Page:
Medical Group deploys to South Korea

  • Published
  • By 1st Lt. Joe Blubaugh
  • 190th ARW Public Affairs
The 190th Medical Group's Expeditionary Medical Support (EMEDS) disaster response mission has received a lot of attention with the deployments in support of Hurricane Katrina and the Greensburg tornado. However, wartime contingency operations are the main missions of most EMEDS in the Air Force. 

The 190th Medical Group recently deployed to Daegu, South Korea in support of the latter mission. The unit was tasked with setting up and inventorying one of the several prepositioned EMEDS placed throughout the country for combat contingencies, all of which must be set up and inventoried at least once a year. The Medical Group was requested by name by the Pacific Air Force (PACAF) at the suggestion of the National Guard Bureau. 

While there have been several ANG Medical Groups that have deployed for the same mission in the past, this deployment marked the first time a Medical Group and a Contingency Aeromedical Staging Facility (CASF) have deployed together to support the PACAF mission.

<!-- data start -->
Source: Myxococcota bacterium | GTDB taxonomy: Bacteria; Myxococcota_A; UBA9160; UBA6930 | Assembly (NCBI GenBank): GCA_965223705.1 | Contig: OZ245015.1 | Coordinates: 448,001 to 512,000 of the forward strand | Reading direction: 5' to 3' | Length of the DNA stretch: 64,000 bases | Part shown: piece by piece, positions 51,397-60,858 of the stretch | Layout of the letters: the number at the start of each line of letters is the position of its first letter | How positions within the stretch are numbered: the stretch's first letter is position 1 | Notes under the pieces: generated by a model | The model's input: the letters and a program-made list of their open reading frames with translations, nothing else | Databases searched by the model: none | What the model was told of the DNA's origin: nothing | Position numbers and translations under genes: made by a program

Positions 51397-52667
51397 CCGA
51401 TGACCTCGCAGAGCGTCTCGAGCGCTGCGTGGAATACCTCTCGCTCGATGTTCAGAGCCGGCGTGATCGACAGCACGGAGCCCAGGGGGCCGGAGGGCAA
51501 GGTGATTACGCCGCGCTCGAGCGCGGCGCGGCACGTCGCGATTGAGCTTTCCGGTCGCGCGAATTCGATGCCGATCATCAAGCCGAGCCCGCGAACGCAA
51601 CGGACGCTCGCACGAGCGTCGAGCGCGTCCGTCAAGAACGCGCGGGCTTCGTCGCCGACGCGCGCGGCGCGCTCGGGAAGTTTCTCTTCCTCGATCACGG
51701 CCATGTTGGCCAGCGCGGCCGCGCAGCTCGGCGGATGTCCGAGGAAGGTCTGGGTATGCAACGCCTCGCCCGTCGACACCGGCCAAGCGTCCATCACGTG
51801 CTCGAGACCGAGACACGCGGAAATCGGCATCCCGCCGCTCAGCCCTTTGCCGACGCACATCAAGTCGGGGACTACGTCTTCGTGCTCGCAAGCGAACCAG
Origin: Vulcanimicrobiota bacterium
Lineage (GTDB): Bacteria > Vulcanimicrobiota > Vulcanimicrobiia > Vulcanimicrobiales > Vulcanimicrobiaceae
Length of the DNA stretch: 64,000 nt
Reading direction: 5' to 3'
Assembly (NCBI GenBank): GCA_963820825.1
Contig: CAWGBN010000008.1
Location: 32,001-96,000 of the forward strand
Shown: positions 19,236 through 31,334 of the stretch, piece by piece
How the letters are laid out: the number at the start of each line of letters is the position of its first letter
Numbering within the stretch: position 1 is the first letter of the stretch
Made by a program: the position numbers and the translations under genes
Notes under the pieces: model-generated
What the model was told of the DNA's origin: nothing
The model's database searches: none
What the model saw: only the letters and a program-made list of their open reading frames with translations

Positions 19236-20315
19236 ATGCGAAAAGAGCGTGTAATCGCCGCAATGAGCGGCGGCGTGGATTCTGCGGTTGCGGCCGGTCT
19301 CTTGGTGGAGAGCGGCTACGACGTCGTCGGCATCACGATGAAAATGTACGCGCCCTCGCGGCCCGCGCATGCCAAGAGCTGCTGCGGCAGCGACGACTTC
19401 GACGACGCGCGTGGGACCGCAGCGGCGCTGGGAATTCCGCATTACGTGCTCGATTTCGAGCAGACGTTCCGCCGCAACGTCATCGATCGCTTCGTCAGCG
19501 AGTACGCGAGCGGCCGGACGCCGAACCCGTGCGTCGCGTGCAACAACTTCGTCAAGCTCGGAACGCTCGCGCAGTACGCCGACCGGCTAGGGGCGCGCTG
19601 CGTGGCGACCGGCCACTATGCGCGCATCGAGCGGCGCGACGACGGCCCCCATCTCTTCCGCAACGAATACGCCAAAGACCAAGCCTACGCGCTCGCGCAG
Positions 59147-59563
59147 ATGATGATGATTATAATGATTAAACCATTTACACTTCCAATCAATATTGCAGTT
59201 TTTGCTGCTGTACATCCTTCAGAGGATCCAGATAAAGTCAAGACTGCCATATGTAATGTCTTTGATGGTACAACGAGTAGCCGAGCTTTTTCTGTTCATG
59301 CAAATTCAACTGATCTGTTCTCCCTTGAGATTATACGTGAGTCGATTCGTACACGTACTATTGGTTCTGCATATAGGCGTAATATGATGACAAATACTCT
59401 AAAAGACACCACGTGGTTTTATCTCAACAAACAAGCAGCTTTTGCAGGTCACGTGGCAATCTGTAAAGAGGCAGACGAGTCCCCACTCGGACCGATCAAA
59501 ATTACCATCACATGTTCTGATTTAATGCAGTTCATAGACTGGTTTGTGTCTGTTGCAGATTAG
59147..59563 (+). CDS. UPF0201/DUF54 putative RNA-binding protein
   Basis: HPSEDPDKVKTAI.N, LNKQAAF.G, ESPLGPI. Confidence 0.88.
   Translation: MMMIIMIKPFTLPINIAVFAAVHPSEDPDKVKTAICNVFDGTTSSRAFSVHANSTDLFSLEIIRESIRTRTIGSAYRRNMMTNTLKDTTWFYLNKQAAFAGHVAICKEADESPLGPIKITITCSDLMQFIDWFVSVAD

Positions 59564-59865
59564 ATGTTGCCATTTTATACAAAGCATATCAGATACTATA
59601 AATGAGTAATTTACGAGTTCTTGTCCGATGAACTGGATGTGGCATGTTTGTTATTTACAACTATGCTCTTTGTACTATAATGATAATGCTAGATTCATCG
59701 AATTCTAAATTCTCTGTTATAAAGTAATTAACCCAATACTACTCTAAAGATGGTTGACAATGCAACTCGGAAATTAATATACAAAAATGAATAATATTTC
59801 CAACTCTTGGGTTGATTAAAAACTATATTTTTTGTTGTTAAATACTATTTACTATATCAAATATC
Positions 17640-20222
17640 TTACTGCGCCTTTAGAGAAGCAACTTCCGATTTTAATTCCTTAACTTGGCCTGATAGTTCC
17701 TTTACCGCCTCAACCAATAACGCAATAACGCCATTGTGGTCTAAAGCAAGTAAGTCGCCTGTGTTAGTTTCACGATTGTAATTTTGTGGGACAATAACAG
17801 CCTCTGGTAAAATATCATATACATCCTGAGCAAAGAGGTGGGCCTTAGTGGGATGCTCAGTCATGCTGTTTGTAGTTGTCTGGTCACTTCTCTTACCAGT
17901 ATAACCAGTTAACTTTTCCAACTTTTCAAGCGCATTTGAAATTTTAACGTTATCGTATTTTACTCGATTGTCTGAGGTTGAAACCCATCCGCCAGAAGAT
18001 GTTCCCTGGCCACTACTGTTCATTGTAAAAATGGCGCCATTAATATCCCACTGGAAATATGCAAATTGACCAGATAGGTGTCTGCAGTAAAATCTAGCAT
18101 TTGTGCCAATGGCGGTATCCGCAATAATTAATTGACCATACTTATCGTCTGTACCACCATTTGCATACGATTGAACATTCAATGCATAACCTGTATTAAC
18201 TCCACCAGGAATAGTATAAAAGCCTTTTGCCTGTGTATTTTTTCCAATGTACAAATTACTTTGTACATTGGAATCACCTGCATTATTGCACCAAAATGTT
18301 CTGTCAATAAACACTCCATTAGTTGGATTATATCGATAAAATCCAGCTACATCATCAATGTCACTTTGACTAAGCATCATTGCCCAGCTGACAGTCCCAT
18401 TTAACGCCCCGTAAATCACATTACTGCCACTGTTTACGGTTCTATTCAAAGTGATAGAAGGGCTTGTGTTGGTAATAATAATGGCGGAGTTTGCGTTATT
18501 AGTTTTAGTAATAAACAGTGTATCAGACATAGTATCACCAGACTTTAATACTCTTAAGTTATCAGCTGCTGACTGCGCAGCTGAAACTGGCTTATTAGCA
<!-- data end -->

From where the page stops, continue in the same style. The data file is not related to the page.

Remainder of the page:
Members of the CASF from the 118th Airlift Wing from Nashville, Tennessee, deployed with the 190th. While in theatre, the 118th successfully set up and inventoried a contingency CASF as well. 

According to PACAF, both units performed outstandingly in accomplishing the mission. In a letter of appreciation to the Kansas and the Tennessee Adjutant Generals, Maj. Kenneth Burkett, Chief of Expeditionary Medical Ops Training and Exercises for the 13th Air Force, praised the professionalism of both units. 

"This exercise was executed without a hitch because of the extra 'hands-on' finesse of your teams coupled with their keen abilities as warrior-medics," said Burkett. "It is certainly no accident that the medics of the 190th MDG, and the 118th AES, were hand-selected from among a cast of ANG units based on a well earned reputation as 'top performers' capable of getting the job done." 

While the primary mission was set by PACAF, both units were given time to accomplish required readiness skills verification with the EMEDS and CASF equipment. 

"We had to be creative with our training at times," said Col. Janet Hanson, Commander of the Medical Group. "However, while the EMEDS was set up, we wanted to take the opportunity to complete the majority of our required annual training." 

Both units also took the opportunity to conduct a one day, mass casualty exercise together. "This was the first opportunity for many of our members to work this closely with a CASF," said Hanson. "The CASF plays an integral role in EMEDS operations during a combat situation."